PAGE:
This means your perception of time is different. In short, the faster you’re moving, the slower time gets for you. Compared to someone standing still.

Then we have Einstein’s Theory of General Relativity, which changed everything we know about gravity. Einstein believed that dimension is a combination of both space and time, which he called space-time. 

To get a grasp of this, picture a billiard table. With no gravity, the table would be straight, and things on it could move around freely. Because of gravity, there is a weight in the table’s center, making it warp and causing everything to move around the center. This is how the gravity of a large star like our sun can make a solar system of the planets orbit around it.

Lesson 3: Our place in this expanding universe is unique enough to allow us to exist.

This idea that the universe is still expanding came about in 1929. Astronomer Edwin Hubble discovered that pretty much every galaxy around us is moving away from earth. He also found that as they get further, the speed they travel is getting faster. The only explanation was that our universe is growing, and because it’s growing, scientists realized it must have been smaller at one time.

From here, scientists could rewind the expansion of the universe all the way to the point when all the matter of the universe was tightly packed into a small area of unimaginably high density and temperature. They believe that an explosion or the Big Bang set the universe in motion. 

After this explosion and the expansion, it was nothing more than good fortune that our Earth was a place suitable for life to begin. Earth lives in the “habitable zone,” which is the perfect area that is both a good distance from the sun and out of the way from large and destructive meteorites. 

This perfect distance from the sun, not too close or too far. Also, it ensures that most of the water on our planet isn’t boiling or icy. Some may explain our perfect position in the universe as the hand of God. Most astronomers and physicists today, the authors included, believe it was just plain old luck that got us here. Either way, it is pretty remarkable.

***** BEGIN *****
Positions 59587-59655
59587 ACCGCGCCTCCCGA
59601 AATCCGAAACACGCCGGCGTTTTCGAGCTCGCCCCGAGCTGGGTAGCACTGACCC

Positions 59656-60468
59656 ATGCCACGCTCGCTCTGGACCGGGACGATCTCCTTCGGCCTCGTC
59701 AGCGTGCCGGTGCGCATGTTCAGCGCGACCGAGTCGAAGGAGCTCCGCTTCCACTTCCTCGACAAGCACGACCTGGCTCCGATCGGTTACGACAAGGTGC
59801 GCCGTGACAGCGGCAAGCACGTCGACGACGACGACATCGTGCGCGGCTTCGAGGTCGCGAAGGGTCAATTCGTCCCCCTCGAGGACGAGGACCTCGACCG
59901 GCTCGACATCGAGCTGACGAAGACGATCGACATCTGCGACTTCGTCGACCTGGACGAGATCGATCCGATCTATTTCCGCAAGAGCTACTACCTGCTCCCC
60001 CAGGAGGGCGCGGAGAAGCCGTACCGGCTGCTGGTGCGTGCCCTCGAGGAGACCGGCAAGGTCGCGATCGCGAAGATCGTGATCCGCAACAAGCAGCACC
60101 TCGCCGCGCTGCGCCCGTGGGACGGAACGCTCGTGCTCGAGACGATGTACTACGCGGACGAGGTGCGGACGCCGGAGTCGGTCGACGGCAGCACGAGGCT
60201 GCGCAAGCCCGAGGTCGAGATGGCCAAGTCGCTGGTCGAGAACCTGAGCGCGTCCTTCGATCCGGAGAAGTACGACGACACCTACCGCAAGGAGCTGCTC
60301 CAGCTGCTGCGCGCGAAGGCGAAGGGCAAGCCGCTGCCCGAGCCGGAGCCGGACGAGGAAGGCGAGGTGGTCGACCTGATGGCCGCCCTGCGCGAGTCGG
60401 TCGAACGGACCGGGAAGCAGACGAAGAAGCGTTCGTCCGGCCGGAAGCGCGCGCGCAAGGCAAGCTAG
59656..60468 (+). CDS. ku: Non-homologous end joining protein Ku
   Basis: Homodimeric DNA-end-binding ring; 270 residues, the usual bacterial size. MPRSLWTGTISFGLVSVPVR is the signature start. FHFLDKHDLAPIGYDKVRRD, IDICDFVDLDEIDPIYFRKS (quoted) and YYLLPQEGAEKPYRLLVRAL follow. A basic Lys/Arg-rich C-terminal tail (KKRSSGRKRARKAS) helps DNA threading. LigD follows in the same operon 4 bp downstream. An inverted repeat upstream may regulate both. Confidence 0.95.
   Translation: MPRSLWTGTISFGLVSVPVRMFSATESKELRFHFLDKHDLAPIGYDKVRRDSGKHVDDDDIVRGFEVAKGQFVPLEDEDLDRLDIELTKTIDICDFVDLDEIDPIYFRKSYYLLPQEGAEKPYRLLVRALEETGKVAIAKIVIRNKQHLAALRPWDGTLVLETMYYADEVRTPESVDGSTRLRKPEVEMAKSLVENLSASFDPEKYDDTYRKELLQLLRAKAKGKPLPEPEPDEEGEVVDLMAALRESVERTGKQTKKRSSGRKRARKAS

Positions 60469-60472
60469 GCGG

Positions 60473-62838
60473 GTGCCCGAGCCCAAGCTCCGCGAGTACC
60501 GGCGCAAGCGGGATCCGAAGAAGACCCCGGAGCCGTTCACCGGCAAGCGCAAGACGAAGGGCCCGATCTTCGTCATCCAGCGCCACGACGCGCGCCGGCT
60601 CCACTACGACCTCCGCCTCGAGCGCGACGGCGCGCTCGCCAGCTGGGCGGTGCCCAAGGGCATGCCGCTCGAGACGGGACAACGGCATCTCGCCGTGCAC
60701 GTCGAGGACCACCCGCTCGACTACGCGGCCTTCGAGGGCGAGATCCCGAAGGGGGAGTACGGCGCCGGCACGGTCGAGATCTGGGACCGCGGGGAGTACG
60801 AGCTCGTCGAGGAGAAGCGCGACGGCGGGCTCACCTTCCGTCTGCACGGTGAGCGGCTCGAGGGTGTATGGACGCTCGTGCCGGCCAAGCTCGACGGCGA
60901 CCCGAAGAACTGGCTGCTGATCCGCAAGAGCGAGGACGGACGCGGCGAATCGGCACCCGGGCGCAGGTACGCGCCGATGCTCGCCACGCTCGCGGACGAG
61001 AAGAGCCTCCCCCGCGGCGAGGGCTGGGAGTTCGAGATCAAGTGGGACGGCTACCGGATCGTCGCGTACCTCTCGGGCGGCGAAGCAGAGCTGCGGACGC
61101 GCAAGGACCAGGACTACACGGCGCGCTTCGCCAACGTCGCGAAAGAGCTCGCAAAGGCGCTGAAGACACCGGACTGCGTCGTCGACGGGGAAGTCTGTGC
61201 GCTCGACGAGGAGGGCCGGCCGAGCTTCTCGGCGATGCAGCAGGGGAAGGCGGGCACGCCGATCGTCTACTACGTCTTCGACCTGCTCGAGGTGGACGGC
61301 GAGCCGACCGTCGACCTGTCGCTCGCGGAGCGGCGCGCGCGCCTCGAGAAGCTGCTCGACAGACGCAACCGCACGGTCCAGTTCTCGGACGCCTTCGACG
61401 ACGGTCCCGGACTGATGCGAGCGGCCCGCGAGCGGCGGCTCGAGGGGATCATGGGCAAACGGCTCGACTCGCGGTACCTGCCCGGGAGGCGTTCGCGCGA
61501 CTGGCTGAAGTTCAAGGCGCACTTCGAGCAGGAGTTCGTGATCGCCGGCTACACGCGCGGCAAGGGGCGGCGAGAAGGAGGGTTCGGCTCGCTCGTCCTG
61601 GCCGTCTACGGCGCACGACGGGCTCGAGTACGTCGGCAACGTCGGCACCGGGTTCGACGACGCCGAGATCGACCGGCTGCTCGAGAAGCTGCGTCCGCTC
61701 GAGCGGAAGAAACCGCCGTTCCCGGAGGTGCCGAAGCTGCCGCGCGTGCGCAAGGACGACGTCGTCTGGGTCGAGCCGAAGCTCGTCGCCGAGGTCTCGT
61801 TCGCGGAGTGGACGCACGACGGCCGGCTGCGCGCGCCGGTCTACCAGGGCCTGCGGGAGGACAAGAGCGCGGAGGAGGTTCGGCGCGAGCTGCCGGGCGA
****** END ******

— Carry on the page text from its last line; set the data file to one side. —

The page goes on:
The Grand Design Review

There’s just so much to this science that it gets hard to wrap your head around all of it. Still, I like discovering these ideas so I can at least begin to understand them. The authors do a fairly good job at explaining things for your average person. The Grand Design is a fascinating book that I really enjoyed, especially because of the new perspective.

Who would I recommend The Grand Design summary to?

The 75-year-old with interest in philosophy. Also, to a 21-year-old who wonders about our place in the universe and anyone who’s into physics and astronomy.

Last Updated on July 23, 2023

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Luke Rowley

With over 450 summaries that he contributed to Four Minute Books, first as a part-time writer, then as our full-time Managing Editor until late 2021, Luke is our second-most prolific writer. He's also a professional, licensed engineer, working in the solar industry. Next to his day job, he also runs Goal Engineering, a website dedicated to achieving your goals with a unique, 4-4-4 system. Luke is also a husband, father, 75 Hard finisher, and lover of the outdoors. He lives in Utah with his wife and 3 kids.